NEWBURY -- We have long looked for life on Mars. We have recent excitement over Europa, the icy moon of Jupiter; Kepler 186-f, the ‘Earth-twin’; and Enceladus, a moon of Saturn for potential holders of life. Our excitement stems from finding one of the essential ingredients in the recipe for life: water.
It is water that reveals new life each spring in the forests of New England. As winter lifts its icy paw, snow melt fills small depressions throughout the forest floor. These now-filled depressions become one of the aptly-named heralds of spring: vernal pools.
It is mid-April and the trees have not yet leafed out, though their buds are just beginning to crack, like eyes squinting in the sun. I kneel in the damp leaf litter at the edge of a pool. I am looking for life where 6 months ago there was none.
I dip my hand net in the water and empty it into a plastic container. The mosquito larvae, always present, flick and flip their ugly, dark bodies through the water. A diving beetle swims furiously around my plastic container, the small air bubble that he carries like a SCUBA diver quickly depleting. With my hand lens I see round, fat-bodied red mites swimming in awkward circles. Copepods, period-sized and teardrop-shaped crustaceans, flit in jerky motions dragging behind them two saddlebags. These saddlebags are egg cases soon to hatch and unburden their mothers. What my small sample doesn’t reveal is the other hundreds of crustacean, worm, snail, insect, clam, frog, bird, mammal and reptile species that rely on these forest oases.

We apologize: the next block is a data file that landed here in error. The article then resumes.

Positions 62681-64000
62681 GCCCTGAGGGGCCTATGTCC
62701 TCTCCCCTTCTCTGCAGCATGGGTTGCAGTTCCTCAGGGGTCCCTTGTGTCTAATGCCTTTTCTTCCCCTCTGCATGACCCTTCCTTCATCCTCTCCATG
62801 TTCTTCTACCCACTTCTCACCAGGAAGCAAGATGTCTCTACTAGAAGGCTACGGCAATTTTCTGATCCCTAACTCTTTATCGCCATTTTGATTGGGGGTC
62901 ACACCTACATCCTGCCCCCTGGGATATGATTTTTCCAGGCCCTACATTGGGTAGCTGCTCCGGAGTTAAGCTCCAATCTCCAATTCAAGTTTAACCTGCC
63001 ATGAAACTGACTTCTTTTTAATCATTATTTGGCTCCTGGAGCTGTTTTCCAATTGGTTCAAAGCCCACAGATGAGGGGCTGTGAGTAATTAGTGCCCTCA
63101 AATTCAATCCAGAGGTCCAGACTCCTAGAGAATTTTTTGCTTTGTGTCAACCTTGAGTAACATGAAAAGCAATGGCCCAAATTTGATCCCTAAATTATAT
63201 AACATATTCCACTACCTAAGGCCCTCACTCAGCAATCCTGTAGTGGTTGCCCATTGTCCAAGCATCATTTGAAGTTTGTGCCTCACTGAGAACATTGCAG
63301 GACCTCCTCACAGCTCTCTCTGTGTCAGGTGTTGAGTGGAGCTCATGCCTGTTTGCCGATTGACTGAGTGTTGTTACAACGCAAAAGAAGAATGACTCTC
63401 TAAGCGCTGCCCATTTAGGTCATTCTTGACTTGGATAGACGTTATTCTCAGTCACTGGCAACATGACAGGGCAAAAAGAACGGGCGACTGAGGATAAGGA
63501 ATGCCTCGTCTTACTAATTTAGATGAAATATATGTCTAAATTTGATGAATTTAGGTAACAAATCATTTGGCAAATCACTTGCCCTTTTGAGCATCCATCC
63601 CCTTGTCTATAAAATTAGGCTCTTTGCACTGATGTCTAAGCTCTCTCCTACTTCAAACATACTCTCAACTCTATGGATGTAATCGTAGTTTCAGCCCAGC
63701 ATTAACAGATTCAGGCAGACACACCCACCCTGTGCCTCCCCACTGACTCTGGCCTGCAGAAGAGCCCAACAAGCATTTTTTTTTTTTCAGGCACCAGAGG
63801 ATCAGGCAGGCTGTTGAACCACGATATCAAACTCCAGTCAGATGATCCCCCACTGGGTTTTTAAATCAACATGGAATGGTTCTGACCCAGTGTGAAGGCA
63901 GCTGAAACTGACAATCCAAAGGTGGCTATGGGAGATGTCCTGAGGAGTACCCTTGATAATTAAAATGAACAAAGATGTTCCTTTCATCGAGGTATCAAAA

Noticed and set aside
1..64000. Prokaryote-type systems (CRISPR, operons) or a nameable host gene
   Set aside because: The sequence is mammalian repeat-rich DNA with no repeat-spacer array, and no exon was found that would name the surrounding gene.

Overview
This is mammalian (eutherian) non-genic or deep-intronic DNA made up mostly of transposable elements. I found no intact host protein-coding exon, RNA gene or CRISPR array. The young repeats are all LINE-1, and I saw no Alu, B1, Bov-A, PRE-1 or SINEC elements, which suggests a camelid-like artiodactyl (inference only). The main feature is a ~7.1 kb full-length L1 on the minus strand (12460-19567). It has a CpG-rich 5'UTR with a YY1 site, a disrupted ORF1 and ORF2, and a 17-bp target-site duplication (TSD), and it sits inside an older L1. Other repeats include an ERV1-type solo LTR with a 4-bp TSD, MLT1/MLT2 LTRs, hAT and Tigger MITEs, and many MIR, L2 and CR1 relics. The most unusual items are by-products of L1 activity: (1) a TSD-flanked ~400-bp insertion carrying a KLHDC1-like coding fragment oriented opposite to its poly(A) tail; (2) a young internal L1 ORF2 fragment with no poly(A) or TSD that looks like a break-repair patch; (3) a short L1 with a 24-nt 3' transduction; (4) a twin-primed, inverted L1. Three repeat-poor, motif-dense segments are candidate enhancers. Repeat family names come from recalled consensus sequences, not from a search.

On a dead limb underwater I see something life-like. I take off my socks and shoes to wade further into the pool. At its deepest it is only halfway up my calf. The cold charges into my legs.